require ‘ezcrypto’

key = EzCrypto::Key.new “1234567812345678”, :algorithm=>“blowfish”
key.encrypt_file “en.dll”, “crypt.dll”
key.decrypt_file “crypt.dll”,“en.dll”

encrypts the 4,382,208 bytes file into a 29,003 bytes file decrypting
this then obviously fails. This code works ok with small text files ok.

Oh please don’t RTFM me cos the documentation is up to the usual Ruby
standard :wink:
Ruby, so much power so little documentation.

Thanks for any help,

And you are posting this to Ruby-lang why? Sounds like you didn’t even
to contact the author of EzCrypto.


And too bad, I’m going to tell you to RTFM. I checked it out (I have no
prior knowledge of this library) and I think I already know what’s wrong
with your code:

“Initialize the key with raw unencoded binary key data. This needs to be
least 16 bytes long for the default aes-128 algorithm.”

It wants “raw binary key data”. A Ruby string is not “raw binary key

Otherwise, I was unable to get it working with blowfish or aes-128-cbc,
either go get a hold of the author and ask, try to fix the problem
or assume that the library is broken (it was released in Sept 2006) and


The manual actually sucks, but I would still recommend joining the
mailing list. I think we are seeing the same reoccuring problem with
libraries on this mailing list and that is the fact that you MUST
exactly which cipher mode to use. Most of the crypto libraries just
openssl and alot of the default cipher modes they use only operate on
data in specific sized chunks.


  • Nathan

Without seeing your code I can only speculate what the root problem is,
from the > 256 byte error description it sounds like you are using a
cipher that expects you to hand it 256 byte max chunks of data at a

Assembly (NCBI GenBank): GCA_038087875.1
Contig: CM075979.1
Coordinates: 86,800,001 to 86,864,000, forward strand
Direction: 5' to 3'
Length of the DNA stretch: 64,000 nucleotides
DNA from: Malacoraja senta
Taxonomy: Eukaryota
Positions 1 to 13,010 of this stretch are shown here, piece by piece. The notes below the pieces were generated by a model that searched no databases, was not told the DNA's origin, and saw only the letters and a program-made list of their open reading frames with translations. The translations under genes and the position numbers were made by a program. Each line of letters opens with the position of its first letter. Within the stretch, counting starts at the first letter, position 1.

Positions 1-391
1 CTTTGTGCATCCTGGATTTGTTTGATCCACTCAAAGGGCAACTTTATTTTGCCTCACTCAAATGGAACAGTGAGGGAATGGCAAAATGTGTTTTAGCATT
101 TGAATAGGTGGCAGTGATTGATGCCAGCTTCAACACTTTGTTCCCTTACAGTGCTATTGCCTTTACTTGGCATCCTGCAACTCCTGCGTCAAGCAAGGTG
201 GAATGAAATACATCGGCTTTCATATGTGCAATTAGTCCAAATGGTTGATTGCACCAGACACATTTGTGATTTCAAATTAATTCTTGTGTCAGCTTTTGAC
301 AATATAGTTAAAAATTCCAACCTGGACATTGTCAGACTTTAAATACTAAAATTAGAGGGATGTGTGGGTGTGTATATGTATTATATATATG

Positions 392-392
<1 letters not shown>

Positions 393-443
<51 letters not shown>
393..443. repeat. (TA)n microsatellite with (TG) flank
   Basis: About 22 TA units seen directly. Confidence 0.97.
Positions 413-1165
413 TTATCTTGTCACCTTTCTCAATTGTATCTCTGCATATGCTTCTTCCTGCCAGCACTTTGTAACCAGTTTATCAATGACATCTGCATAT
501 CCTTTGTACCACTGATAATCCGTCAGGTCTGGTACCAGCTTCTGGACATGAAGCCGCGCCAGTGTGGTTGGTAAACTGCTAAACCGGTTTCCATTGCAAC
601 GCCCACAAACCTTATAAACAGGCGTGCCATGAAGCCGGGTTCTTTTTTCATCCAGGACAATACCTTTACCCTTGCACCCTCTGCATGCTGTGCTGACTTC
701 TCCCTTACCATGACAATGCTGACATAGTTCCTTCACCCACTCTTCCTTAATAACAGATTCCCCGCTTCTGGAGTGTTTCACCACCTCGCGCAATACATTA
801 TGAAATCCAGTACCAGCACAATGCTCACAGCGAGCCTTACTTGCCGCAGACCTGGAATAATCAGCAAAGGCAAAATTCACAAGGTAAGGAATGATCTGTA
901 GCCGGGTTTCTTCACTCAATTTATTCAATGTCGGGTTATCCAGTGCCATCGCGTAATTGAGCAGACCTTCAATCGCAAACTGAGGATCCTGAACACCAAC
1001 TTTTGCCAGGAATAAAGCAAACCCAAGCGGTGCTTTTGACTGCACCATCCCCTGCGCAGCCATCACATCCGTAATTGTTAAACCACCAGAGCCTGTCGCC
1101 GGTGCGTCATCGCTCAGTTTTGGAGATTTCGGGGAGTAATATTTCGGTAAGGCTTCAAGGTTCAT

time. I
would look at trying to use a stream cipher that allows a variable
amount of
data to be passed to it. My knowledge of the openssl lib is not deep so
can’t really show this in code right now but I will try to put an
example up
later today. I can say however that using a crypto library is more
than just creating an object and handing it a (key, plaintext, salt)
argument. You have to understand the default cipher that is being used
the method during creation or you will not pass the data in the expected
format. There is more to the implementation than the crypto algorithm
choice. Blowfish is a block cipher algorithm, yet there are multiple
modes” that it uses. I.E. ECB (electronic codebook), CBC
, OFB (output feedback), CFB (cipher feedback).
Wikipedia.orghas a pretty good explanation of the modes.

You do not need to understand the mathematical formulas to implement,
however you should have a basic understanding of each mode to choose the
proper one for your implementation. From the few minutes I’ve looked at
openssl documentation it looks like you have to specify a mode and then
depending on the mode chose you have a setup phase, encryption phase,
decryption phase. I also looked at a few lines of the ezcrypto binding
it looks like doesn’t do anything except wrap the C API for openssl so
link should give you a basic idea of what you’re looking for in